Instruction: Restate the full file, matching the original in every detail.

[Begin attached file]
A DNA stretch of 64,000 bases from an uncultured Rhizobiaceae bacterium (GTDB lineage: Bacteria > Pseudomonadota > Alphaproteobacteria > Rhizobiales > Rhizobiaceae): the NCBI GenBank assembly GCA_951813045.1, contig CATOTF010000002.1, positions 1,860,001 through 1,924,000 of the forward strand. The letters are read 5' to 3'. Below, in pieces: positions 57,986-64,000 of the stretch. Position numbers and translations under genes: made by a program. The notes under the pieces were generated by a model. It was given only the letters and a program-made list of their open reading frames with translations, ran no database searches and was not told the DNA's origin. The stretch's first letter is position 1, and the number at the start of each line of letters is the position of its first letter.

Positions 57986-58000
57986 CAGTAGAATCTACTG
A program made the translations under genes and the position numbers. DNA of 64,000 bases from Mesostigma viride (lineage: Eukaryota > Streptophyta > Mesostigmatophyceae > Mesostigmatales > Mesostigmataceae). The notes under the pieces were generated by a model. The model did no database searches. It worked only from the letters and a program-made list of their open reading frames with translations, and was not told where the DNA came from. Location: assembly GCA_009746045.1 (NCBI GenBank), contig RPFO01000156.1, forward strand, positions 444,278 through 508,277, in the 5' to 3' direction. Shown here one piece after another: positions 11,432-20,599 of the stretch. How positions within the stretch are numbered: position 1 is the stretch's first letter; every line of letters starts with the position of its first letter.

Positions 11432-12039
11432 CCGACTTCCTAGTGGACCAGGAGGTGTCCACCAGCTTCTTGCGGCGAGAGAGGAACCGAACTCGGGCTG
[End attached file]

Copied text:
A DNA stretch of 64,000 bases from an uncultured Rhizobiaceae bacterium (GTDB lineage: Bacteria > Pseudomonadota > Alphaproteobacteria > Rhizobiales > Rhizobiaceae): the NCBI GenBank assembly GCA_951813045.1, contig CATOTF010000002.1, positions 1,860,001 through 1,924,000 of the forward strand. The letters are read 5' to 3'. Below, in pieces: positions 57,986-64,000 of the stretch. Position numbers and translations under genes: made by a program. The notes under the pieces were generated by a model. It was given only the letters and a program-made list of their open reading frames with translations, ran no database searches and was not told the DNA's origin. The stretch's first letter is position 1, and the number at the start of each line of letters is the position of its first letter.

Positions 57986-58000
57986 CAGTAGAATCTACTG
A program made the translations under genes and the position numbers. DNA of 64,000 bases from Mesostigma viride (lineage: Eukaryota > Streptophyta > Mesostigmatophyceae > Mesostigmatales > Mesostigmataceae). The notes under the pieces were generated by a model. The model did no database searches. It worked only from the letters and a program-made list of their open reading frames with translations, and was not told where the DNA came from. Location: assembly GCA_009746045.1 (NCBI GenBank), contig RPFO01000156.1, forward strand, positions 444,278 through 508,277, in the 5' to 3' direction. Shown here one piece after another: positions 11,432-20,599 of the stretch. How positions within the stretch are numbered: position 1 is the stretch's first letter; every line of letters starts with the position of its first letter.

Positions 11432-12039
11432 CCGACTTCCTAGTGGACCAGGAGGTGTCCACCAGCTTCTTGCGGCGAGAGAGGAACCGAACTCGGGCTG